Ford foresees steady fuel efficiency gains
Ford is cranking up fuel economy through green technologies as it designs the next generation of its EcoBoost and electric drive technologies, says the CTO of Ford's advanced engineering.
Rather than big surprises, expect a stream of technology improvements coming from Ford Motor's labs which, when added together, will deliver 5 to 10 percent gains in fuel efficiency in the next few years.
At the North American International Auto Show in Detroit on Monday, Ford introduced the latest, which is due in early 2011 and sports a 10 to 20 percent better fuel economy than the current model. The company also has plans to expand its line of hybrids, introduce an all-electric Ford Focus in 2011, and offer .
Making refinements to gasoline, diesel, and electric drive technologies will allow Ford to keep the fuel economy of its cars on an upward trajectory, according to Gerhard Schmidt, the chief technology officer for Ford's research and advanced engineering.
"There are a lot of steps which, sometimes from an external point of view, look small, but it all adds up to something that is really significant," Schmidt said from the Auto Show. "We can get 5 to 10 percent improvement based on the existing architectures."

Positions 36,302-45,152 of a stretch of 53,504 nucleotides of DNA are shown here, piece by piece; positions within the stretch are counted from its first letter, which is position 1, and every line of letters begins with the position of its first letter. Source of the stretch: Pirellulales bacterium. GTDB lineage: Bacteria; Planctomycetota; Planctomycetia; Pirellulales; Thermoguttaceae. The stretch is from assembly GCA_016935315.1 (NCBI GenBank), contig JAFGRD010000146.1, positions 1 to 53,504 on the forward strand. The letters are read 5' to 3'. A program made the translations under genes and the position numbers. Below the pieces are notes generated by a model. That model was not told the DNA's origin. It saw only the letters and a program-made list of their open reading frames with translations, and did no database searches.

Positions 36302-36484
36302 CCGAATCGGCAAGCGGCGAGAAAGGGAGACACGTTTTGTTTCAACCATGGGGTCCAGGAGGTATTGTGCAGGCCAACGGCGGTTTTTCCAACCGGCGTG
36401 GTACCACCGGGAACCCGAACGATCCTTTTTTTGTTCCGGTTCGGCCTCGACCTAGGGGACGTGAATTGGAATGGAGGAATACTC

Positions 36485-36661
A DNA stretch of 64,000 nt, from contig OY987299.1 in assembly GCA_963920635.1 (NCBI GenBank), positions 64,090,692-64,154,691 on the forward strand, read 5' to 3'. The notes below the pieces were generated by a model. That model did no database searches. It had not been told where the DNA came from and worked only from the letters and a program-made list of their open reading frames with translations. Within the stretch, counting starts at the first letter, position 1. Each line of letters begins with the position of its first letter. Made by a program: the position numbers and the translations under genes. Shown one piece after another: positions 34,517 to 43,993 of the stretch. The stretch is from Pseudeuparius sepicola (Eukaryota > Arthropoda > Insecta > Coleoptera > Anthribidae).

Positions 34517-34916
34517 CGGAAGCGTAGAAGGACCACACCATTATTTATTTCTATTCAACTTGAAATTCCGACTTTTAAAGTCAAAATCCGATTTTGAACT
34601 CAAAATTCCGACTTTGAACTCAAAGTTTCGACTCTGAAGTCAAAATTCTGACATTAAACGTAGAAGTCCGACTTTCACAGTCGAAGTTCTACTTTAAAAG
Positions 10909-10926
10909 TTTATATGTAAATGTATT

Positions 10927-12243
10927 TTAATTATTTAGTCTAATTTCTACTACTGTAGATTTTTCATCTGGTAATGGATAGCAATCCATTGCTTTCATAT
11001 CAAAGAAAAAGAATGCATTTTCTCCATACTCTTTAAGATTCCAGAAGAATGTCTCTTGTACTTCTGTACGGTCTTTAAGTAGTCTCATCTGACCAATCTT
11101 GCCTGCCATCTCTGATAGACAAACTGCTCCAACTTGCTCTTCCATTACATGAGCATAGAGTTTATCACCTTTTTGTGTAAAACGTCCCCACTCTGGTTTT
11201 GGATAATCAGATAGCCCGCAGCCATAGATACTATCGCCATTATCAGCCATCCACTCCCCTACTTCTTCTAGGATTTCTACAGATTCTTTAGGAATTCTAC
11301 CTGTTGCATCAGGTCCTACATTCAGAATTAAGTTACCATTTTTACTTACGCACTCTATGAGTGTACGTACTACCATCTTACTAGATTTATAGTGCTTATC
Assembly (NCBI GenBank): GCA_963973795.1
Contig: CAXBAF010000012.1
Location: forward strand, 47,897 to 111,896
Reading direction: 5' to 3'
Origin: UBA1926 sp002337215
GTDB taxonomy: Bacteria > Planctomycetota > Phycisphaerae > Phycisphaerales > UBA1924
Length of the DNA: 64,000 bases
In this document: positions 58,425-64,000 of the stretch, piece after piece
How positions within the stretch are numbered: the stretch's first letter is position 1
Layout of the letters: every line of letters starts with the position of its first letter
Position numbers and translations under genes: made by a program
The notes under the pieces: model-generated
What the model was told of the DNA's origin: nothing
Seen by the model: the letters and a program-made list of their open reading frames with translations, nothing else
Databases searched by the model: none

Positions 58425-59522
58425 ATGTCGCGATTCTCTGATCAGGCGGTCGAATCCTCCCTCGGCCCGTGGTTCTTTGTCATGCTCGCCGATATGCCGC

Schmidt's lab at Ford is responsible for initially developing, which is now being rolled out across many Ford models. It uses turbo charging and direct injection to boost the power of gasoline engines, allowing Ford to use smaller engines and improve fuel economy. Gerhard said that Ford engineers are now working on the second generation.
In the area of electrification, Ford does not anticipate a breakthrough that will radically alter the cost or energy density of auto batteries. But there are significant efficiency gains by optimizing the power electronics that manage the mechanical systems in cars, Gerhard indicated.
Ford can also optimize gasoline engines to work with batteries and improve efficiency through aerodynamics and smart recharging, he said. Engineers are even looking atfrom cars to inch up fuel economy.
Further out, fuel cells offer the promise of a similar range to what gasoline and diesel cars have today. But the technology is far more complicated than hybrids and there isn't the fueling infrastructure, Gerhard said. Ford expects to test out fuel cells in limited volume in 2015 through a partnership with Daimler.
"I'm still convinced that there's a place for fuel cell technology when you look to the future where fossil fuels are not available in the quantity that is needed and battery technology only has limited mileage," he said.